Senate President John Cullerton, D-Chicago, and Minority Leader Christine Radogno, R-Lemont, agreed to close the meeting so that lawmakers could ask questions without feeling undue scrutiny, said Cullerton spokeswoman Rikeesha Phelon.
It allowed the Senate to "begin a bipartisan dialogue about the state's fiscal condition," Phelon said.
"That's not how open democracy works," countered David Morrison of the Illinois Campaign for Political Reform. "It does not seem like the right way to start the (budget) process if your goal is to give the public the voice in state policy."
NCSL covered the costs of the visitors, one traveling from Washington and one from Denver, Phelon said.
The Constitution requires public access to "sessions" of both houses of the General Assembly and meetings of its committees. Although the briefing was for all members of the Senate, Phelon said the Senate was not in session or meeting as a committee.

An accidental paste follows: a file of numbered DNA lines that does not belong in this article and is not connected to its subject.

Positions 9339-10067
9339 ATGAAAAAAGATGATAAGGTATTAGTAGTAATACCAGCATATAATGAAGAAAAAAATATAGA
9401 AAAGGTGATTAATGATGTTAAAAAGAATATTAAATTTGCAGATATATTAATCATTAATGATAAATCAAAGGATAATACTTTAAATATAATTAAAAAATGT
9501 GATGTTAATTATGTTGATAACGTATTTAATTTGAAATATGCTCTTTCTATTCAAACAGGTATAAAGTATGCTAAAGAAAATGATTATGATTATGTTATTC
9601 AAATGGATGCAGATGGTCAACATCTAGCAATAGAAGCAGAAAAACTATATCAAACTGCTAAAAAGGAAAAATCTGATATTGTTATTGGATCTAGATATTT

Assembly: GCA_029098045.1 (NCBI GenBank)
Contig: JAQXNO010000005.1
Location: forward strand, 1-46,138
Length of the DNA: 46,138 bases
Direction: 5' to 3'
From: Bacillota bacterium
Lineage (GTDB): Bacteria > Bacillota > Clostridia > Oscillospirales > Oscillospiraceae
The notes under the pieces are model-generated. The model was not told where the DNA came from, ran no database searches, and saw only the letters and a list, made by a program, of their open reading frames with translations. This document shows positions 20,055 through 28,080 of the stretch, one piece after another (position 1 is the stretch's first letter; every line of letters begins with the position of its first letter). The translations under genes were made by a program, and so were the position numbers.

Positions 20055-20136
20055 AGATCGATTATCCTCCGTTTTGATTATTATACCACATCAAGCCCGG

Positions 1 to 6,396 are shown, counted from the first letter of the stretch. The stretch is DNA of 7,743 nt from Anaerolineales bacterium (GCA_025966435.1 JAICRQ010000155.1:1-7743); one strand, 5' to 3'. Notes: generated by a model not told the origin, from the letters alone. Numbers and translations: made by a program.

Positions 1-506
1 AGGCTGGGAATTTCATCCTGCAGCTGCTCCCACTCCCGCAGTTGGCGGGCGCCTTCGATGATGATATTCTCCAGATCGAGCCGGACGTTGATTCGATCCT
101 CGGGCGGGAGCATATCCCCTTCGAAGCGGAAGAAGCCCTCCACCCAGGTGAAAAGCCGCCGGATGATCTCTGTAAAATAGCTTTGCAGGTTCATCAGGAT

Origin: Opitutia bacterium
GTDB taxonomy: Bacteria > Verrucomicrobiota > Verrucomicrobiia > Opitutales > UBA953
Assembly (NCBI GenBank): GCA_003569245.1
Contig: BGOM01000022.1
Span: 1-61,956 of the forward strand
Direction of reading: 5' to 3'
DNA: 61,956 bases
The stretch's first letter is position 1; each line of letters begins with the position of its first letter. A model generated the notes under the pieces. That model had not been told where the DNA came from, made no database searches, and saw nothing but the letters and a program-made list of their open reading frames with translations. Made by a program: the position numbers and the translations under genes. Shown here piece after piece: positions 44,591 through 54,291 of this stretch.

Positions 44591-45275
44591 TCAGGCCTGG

Public-access lawyer Don Craven of Springfield said legislative rules allow for private political caucus meetings, but when both groups come together, that's a Senate session.
"The problem here is, where does this practice end?" Craven said. "They can meet in this way on any other issue."
Sen. Pamela Althoff, R-McHenry, an NCSL executive committee member, said there was also a practical reason: One meeting was "more accommodating to our guests," eliminating the need for separate presentations to each party's caucus.------
On the Net
-- NCSL presentation: http://www.SenateDem.ilga.gov
-- NCSL: http://www.ncsl.org/